Have you ever felt that you’re an amateur among experts? That you’re unqualified for a position you received? Do you ever feel tense when your coworkers watch you, but when no one criticizes your work or when someone actually compliments your work you feel they don’t know “the truth?” Do you often dismiss praise as luck, trickery, or circumstance? Do you feel that not knowing how to solve an issue is shameful?
You likely have impostor syndrome. And you’re among company.
What is Impostor Syndrome?
Impostor (or imposter) syndrome is the struggle to recognize one’s self as competent in their craft or field while viewing colleagues—likely with similar experience or education—as proficient. The term was coined by psychologists Suzanna Imes and Pauline Rose while studying insecurities in professional women. It is also known as “perceived fraudulence.”
Self-doubt can happen to anyone occasionally, but impostor syndrome is chronic self-doubt. And often there’s a pattern to why there are doubts, but not everyone with impostor syndrome will have that same pattern.
Studies on Impostor Syndrome
Despite a plethora of studies, there is no concrete factor—no sole origin. It can be a byproduct of certain personalities, mental health conditions, experiences from the sufferer’s childhood, none of these, or a combination. For some people it can even be the result of decades of inequity. Or they might feel like they were only hired to meet equality standards rather than for their merits. They may see that most of their coworkers don’t share part of their own identity and feel out of place, even if they have the skills for their job.
In 2020, a summit for professional women hosted by KPMG stated that 75% of the 750 women polled experienced impostor syndrome at some point in their careers. InnovateMR studied businesses of different sizes and received a response of 65% of professionals feeling symptoms of impostor syndrome. Some studies even noticed younger professionals more commonly felt impostor syndrome than older professionals. The concept of lacking experience heavily plays into how professional a younger worker may feel.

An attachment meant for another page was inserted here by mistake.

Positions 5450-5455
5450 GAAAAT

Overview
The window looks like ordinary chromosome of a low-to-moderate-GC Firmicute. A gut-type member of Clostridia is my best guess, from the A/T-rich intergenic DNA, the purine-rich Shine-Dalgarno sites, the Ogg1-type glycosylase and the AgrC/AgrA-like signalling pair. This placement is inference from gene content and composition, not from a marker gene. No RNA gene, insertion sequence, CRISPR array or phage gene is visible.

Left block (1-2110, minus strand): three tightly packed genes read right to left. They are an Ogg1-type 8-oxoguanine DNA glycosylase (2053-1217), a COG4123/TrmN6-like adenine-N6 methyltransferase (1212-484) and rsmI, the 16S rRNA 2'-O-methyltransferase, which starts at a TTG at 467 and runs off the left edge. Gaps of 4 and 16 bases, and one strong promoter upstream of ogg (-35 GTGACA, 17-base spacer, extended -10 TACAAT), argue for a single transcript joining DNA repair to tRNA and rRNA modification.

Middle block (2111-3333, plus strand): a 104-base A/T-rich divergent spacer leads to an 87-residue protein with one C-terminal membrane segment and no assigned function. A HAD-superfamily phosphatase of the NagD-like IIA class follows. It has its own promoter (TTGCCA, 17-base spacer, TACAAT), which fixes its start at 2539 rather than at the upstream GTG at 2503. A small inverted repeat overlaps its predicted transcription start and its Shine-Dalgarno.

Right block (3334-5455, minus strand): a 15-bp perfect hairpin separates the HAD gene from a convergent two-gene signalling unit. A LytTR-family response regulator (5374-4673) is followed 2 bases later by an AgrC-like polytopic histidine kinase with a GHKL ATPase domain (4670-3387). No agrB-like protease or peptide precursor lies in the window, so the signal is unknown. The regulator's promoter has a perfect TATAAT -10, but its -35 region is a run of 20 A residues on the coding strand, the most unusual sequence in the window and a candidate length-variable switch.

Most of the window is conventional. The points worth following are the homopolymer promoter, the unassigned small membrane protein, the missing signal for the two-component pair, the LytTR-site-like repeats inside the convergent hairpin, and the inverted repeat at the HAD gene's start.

Are you worried you may be the only impostor in GameDevHQ’s program? You shouldn’t be. In our Professional Unity Developer Alliance page on Facebook, 76 of the recent 181 applicants (a bit above 40%) disclosed they felt they had impostor syndrome. And that number will likely grow as more applicants are reviewed.
The Five Categories of Impostor Syndrome Sufferers
There are five groups consisting of popular reasons why someone feels impostor syndrome: the perfectionist, the superhuman, the natural genius, the soloist, and the expert. It is important to remember anyone can have traits from multiple groups. See if any of these sound relatable to you:
- The Perfectionist – The perfectionist is unhealthily fixated on how something is executed. Any flaws in any part of the process are damning to them. In a supervising role, they may micromanage others.
- The Expert – The expert must know anything about their job practices and everything about their job practices. They can’t be uncertain of the answer to a question; they must have solutions. They may feel dread or stress at the thought of never knowing enough.
- The Soloist – The soloist cannot have help; help means they aren’t good enough. They believe that a professional can always perform on their own.
- The Natural Genius – The natural genius must understand something quickly and execute it at high quality in a short time window. Taking a while to understand something is embarrassing to them. They expect to have no issues on their first try.
- The Superhuman – The superhuman must have the same level of quality in different roles, whether multiple work roles, or roles in a mix of personal life and professional life. They might stay at work later than most coworkers to compensate for their insecurities. Vice President of Marketing and Communications at InnovativeMR Brittany Nichols confesses in her article that she “always made a habit of being the first through the door and the last to leave.”
If you read any of these reasons and thought “Oh, that hits close to home,” it’s okay. Those are popular categories because several people just like you have similar insecurities.
It’s Okay to Feel Like an Impostor
“I’m gonna tell you a secret about everyone else’s job: no one knows what they’re doing. Deep down everyone is just faking it until they figure it out.”
-April Ludgate-Dwyer, Parks and Recreation